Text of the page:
Great nights of sleep are priceless.
Sleep keeps us healthy. It enhances our workouts, concentration, memory, and weight control. It helps us regulate our emotions, stress less, and stay mentally well. Habitual good sleep literally lowers our risk of hereditary disease, workplace accidents, and car wrecks!
Getting that habitual seven to nine hours of slumber every night isn’t simple or easy for many of us though. Over a third of us are sleep deprived according to the US Centers for Disease Control and Prevention (CDC).
Like most worthy goals, great sleep requires some planning and routine. What works for you won’t work for everyone. But when you develop a bedtime ritual that helps you sleep well, the efforts will pay dividends in health and wellness. Use these five steps to create a bedtime ritual perfect for you!
5 Steps to Help Build Your Bedtime Ritual
Pick a bedtime that you can commit to nightly.
It needs to be at least seven hours until your alarm time or typical waking time. Plan to start your bedtime ritual 30 minutes to two hours before that bedtime. You may want to actually put bedtime on your calendar.
Honor your circadian rhythms.
Our minds and bodies operate on circadian rhythms that follow a 24-hour cycle. Blue light from computers, TVs, phones, and other lights tell our brains to stay awake and suppress melatonin production. We need at least 30 minutes without blue light before bed; an hour is even better. If you struggle be off screens an hour before bed, use a blue-light blocking filter (available on most phones, tablets and computers) or a pair of orange-lens glasses.
Relax and unwind.
It’s important to prep for your great night’s sleep. Taking a walk, doing light or restorative yoga, stretching, doing a breathing exercise, or meditating are highly recommended for nightly relaxation. Equally restful are reading, journaling, and listening to music. Some people sleep better after making a list for the following day. Additionally, a warm bath entices sleep by causing your temperature to rise and then drop, triggering melatonin production. (Bathe an hour before bed.)
Have a snack and/or calming tea.
While heavy meals and alcohol are sleep disrupters, it hard to can be hard to fall asleep when you’re hungry. A light snack with a cup of sleep-inducing tea is a healthy compromise. Snacks that are naturally high in melatonin include: cherries, grapes, bananas, pistachios, oats, rice, and milk. Soporific drinks to try include passionflower, chamomile, lemon balm, decaf green, and lavender tea; warm milk or almond milk, malted milk, or turmeric milk; and whole banana or banana peel tea.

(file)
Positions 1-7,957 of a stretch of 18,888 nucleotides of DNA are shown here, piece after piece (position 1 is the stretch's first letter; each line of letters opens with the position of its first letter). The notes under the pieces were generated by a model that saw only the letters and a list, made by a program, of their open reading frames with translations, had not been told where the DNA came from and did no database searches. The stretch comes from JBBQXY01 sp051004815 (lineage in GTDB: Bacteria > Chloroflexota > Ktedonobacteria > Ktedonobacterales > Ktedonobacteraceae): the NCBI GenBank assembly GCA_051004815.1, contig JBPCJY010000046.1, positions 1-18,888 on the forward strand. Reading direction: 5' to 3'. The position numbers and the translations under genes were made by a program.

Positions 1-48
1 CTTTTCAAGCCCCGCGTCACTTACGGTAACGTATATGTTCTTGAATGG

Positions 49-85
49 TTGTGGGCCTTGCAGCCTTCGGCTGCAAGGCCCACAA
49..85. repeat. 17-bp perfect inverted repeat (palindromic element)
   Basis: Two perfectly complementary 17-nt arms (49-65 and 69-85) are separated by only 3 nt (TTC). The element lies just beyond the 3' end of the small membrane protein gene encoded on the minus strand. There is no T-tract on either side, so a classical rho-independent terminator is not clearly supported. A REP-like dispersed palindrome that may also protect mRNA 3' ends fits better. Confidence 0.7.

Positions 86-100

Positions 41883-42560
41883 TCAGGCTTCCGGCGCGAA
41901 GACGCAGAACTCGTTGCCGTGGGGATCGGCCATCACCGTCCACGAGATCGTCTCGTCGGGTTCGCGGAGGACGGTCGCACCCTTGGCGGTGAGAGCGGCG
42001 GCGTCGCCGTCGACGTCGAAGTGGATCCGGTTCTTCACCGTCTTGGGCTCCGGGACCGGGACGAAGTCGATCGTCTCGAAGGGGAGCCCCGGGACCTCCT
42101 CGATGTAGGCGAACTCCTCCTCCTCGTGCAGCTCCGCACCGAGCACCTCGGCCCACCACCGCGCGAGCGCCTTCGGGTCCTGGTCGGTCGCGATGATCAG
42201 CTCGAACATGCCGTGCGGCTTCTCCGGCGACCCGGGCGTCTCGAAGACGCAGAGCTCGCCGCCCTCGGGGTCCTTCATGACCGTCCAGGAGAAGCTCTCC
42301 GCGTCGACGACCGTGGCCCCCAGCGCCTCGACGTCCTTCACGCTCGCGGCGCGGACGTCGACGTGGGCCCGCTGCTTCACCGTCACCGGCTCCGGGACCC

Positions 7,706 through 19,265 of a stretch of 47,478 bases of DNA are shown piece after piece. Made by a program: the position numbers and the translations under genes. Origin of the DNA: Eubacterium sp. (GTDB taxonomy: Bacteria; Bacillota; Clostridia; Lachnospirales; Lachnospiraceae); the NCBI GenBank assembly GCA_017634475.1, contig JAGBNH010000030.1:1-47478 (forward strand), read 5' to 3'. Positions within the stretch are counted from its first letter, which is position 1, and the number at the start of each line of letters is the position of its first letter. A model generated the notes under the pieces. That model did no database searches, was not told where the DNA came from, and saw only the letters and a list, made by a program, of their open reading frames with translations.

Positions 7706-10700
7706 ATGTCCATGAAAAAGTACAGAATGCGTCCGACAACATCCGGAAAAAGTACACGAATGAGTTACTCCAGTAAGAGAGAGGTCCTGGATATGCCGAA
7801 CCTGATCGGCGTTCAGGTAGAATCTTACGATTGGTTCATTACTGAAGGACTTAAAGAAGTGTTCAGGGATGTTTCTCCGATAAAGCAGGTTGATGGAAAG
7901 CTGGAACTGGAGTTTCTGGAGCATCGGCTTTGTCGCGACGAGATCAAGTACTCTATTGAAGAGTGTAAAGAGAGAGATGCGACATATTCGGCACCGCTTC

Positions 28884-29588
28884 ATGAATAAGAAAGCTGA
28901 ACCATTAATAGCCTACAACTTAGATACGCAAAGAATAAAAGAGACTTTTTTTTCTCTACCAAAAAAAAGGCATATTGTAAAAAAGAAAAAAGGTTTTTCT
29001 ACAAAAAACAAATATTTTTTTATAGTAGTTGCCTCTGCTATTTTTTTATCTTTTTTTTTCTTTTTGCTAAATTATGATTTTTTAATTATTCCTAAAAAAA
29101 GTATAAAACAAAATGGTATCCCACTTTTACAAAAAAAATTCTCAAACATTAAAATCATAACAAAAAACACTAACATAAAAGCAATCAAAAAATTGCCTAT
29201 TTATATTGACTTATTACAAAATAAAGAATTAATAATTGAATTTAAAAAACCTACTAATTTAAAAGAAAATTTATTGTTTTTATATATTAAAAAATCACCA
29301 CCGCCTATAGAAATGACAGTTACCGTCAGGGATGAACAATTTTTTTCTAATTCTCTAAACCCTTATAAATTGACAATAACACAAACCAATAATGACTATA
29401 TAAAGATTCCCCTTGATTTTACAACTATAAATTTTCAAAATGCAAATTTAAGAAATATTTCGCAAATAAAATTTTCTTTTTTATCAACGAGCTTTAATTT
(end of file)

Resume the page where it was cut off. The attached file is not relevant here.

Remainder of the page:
Set the mood.
Since the mood is rest, you’re aiming for dark, cool, and quiet. In addition to getting off screens and using blue-light filters, dim lights as the evening progresses to sync with your circadian rhythms. Consider using an amber bulb in your bedside lamp.
The room temperature should be cool, but not freezing, ideally 60 to 67 degrees. Running a fan cools your room and provides soothing white noise to mask sounds. Depending on the ambient light outside your room and your sleep times, you may benefit from blackout curtains as well.
You many also benefit from aromatherapy. Essential oils like lavender are calming and can promote peaceful sleep. Add a couple of drops to your bath, pillow, or pressure points. Diffusing oils is also nice, but not the best option if you have pets as many oils are toxic to cats and dogs.
Of course, your bed, bedding, and pajamas also need to be comfy and appropriate for the season (and your body temperature!) If you easily overheat or get chilly mid-night, sleep experts recommend layering blankets so they’re easy to adjust. Many people, especially those with insomnia, find their best slumber under weighted blankets.
Hopefully, your evening routine becomes a ritual that lulls you into restful sleep. When you crawl into bed, think peaceful thoughts or visualize a place you love. If you lie awake for 20 minutes, get up and try another relaxing activity – without turning on bright lights or screens – and then try sleeping again. It’s worse to stay in bed fretting about being awake than to try again.